• Increase in preference for authors from “under-represented groups”.
• Ash Literary states not interested in stories from “privileged” perspective.
• Good Literary Agency seeks applicants understanding “structural inequality”.
UK literary agencies have declared their preference for authors from under-represented communities such as people of color, disabled writers, and LGBTQ+ individuals. Ash Literary, for example, states that they “are not interested in stories about white able-bodied WW2 evacuees but would welcome that story from a disabled, LGBTQ+ or BIPOC perspective”. The Good Literary Agency was set up to explicitly represent British writers from backgrounds under-represented in UK publishing, and Bell Lomax Moreton is “interested in hearing from authors traditionally under-represented in the industry”.
Kathleen Stock, a feminist philosopher, commented on this shift in focus: “This is about the performance of moral goodness and guilt-expiation by posh, publicly-school educated people, and not much else. There is no link between talent and identity, though you can market identity to a certain kind of gullible reader.”
Toby Young, General Secretary of the Free Speech Union, echoed this sentiment, saying that “the ideal client from the point of view of these literary agencies” seems to be someone who ticks certain identity boxes, regardless of their writing talent. He added that if the “woke capture of the UK publishing industry continues unabated, the UK won’t have a publishing industry left in about 10 years.”
According to Charlotte Gill in the Telegraph, U.K. literary agencies are prioritising authors from ‘under-represented’ communities, such as people of colour and LGBTQ+ individuals, over those considered ‘privileged’. Here’s an excerpt:
An investigation by the Telegraph has found examples of literary agencies making clear their preference for authors deemed under-represented or marginalised – normally meaning people of colour, disabled writers and those from the LGBTQ+ community – prompting concern that authors who do not meet the criteria are becoming “ostracised”.
Ash Literary, an agency looking “for extraordinary stories for children that reflect and celebrate the diversity of our world”, states on its submissions page: “We are not interested in stories about white able-bodied WW2 evacuees but would welcome that story from a disabled, LGBTQ+ or BIPOC [black, indigenous and other people of colour] perspective.”
It adds: “If your book is about an identity that is not yours, we will not be a good fit. This includes books based [sic] the experiences of family members and friends.”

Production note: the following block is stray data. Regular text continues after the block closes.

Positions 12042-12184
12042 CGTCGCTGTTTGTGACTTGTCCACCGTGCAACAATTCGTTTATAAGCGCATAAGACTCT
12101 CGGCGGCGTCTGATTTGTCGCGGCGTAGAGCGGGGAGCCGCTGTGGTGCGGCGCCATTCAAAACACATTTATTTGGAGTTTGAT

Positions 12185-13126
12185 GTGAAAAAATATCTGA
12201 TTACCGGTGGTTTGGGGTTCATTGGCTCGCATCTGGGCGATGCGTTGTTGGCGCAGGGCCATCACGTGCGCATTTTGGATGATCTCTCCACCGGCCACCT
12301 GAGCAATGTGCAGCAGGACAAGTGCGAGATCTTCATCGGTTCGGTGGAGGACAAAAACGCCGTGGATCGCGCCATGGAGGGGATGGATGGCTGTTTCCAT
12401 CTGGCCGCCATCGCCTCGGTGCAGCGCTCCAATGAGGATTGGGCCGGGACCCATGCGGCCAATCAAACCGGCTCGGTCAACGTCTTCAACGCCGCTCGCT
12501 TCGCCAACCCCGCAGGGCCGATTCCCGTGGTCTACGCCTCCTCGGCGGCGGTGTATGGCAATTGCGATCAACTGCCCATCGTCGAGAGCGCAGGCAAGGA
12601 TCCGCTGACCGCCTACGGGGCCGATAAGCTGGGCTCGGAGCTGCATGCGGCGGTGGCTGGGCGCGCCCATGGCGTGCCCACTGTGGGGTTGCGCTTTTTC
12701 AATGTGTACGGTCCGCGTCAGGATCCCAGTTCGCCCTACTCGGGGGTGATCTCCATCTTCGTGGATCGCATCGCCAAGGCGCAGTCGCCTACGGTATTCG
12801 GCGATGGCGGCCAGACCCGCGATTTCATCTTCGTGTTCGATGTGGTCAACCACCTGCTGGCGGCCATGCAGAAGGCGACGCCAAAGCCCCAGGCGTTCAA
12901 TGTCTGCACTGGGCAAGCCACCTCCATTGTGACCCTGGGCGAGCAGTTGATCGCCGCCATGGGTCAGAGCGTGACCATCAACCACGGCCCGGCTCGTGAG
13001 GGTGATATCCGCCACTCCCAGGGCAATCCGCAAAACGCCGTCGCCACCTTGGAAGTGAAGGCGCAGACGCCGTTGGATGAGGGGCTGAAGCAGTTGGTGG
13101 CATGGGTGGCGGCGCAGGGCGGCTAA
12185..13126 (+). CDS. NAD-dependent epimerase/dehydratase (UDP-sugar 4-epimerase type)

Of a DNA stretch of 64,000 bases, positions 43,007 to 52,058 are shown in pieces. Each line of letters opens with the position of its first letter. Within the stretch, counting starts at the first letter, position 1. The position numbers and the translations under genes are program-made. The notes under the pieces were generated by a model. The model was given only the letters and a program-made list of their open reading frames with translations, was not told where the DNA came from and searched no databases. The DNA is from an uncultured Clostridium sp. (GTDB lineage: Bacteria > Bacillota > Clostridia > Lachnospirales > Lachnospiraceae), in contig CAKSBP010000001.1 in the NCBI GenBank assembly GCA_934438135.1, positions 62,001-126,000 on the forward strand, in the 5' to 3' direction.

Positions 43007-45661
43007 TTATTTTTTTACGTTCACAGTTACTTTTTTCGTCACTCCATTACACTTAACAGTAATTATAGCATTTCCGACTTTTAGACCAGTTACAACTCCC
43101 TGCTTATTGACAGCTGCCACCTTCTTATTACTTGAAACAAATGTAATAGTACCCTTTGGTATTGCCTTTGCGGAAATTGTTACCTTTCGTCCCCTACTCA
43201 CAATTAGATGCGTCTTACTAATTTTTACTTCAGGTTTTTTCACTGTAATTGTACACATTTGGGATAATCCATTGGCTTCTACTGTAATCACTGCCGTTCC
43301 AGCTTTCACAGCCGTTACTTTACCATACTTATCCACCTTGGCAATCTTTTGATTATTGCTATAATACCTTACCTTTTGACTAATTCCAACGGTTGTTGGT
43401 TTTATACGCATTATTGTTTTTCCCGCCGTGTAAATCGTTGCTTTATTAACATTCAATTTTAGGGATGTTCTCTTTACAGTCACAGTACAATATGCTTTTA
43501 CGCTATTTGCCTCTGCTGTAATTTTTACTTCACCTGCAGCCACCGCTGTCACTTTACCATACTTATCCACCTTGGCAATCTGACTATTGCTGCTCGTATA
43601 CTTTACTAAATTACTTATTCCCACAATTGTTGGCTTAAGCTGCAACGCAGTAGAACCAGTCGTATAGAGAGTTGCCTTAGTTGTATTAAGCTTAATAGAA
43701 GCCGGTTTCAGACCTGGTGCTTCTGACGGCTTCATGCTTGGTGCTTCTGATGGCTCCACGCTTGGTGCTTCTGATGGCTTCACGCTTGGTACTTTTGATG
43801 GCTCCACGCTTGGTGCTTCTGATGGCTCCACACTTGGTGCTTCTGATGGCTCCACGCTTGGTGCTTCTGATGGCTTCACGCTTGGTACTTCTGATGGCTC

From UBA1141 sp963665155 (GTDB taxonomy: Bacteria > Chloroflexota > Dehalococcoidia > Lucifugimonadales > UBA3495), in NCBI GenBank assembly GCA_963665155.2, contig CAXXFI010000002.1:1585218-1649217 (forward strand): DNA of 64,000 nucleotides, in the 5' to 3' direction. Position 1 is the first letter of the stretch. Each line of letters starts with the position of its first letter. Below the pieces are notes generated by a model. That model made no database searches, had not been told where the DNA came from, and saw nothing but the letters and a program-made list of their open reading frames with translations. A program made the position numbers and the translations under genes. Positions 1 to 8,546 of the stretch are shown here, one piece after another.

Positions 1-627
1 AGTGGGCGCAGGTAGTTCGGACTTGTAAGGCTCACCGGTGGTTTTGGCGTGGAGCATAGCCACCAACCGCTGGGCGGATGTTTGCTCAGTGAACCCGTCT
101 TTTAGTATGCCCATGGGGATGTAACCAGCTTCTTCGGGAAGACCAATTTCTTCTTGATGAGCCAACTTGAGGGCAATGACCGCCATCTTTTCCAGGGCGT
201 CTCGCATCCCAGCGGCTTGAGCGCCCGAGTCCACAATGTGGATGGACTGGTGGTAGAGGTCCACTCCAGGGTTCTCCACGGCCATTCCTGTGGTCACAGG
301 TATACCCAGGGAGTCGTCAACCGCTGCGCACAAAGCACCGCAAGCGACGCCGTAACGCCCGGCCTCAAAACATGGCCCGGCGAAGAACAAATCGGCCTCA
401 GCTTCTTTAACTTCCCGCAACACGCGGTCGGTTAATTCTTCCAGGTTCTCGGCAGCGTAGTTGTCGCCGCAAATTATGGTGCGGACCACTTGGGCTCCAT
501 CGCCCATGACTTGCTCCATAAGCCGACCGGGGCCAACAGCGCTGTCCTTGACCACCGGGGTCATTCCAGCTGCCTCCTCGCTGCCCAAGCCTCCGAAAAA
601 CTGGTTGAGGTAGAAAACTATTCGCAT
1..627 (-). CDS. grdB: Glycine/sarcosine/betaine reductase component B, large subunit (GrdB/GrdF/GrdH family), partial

The Good Literary Agency, which receives funding from Arts Council England’s National Portfolio 2023-26, was set up “to explicitly represent British writers from backgrounds under-represented in U.K. publishing”. It lists jobs that ask for applicants who understand “the issues within publishing and society more generally that have led to structural inequality and writers who are BAME, working class, disabled and LGBTQ+ being under-represented”.
Julie Gourinchas from Bell Lomax Moreton, which represents authors and illustrators, says she is “interested in hearing from authors traditionally under-represented in the industry, including but not restricted to writers of colour; queer, trans and nonbinary writers; working class writers; disabled writers; etc.”
On Ms Wishlist, a website in which literary agents state the types of literature they’re after, one writes that “BIPOC, queer and minority groups are always the most welcome”, and another said that he is “specifically looking for [works] written by #LGBTQIA + and/or #BIPOC authors”. Both were contacted for comment, the latter declining.
Kathleen Stock, the leading feminist and philosopher, told the Telegraph: “This is about the performance of moral goodness and guilt-expiation by posh, publicly-school educated people, and not much else. There is no link between talent and identity, though you can market identity to a certain kind of gullible reader.
“I’m lucky that I found a brave agent and editor to take me on in this otherwise suffocating climate, where people who think genuinely differently from the herd are often ostracised, and conformist authors doing the same thing as everybody else are lauded as iconoclasts.”
Toby Young, General Secretary of the Free Speech Union, said: “It seems the ideal client from the point of view of these literary agencies is a non-binary person of colour with a disability and a trust fund. Whether or not they can write seems largely immaterial.
“The problem is, the book-buying public knows when they pick up a book by an unknown author from an ‘under-represented group’ that, nine times out 10, it’s been published because of the identity boxes the author ticks and not because it’s any good. Consequently, they’re unlikely to buy it. I worry that if the woke capture of the U.K. publishing industry continues unabated, the U.K. won’t have a publishing industry left in about 10 years.”
Worth reading in full.
Stop Press: In another victory for the Free Speech Union, Sybil Ruth, who was pushed out of a literary consultancy for questioning whether someone with a five o’clock shadow could really describe themselves as a ‘woman’, has been awarded compensation and given an apology. Read more about that here.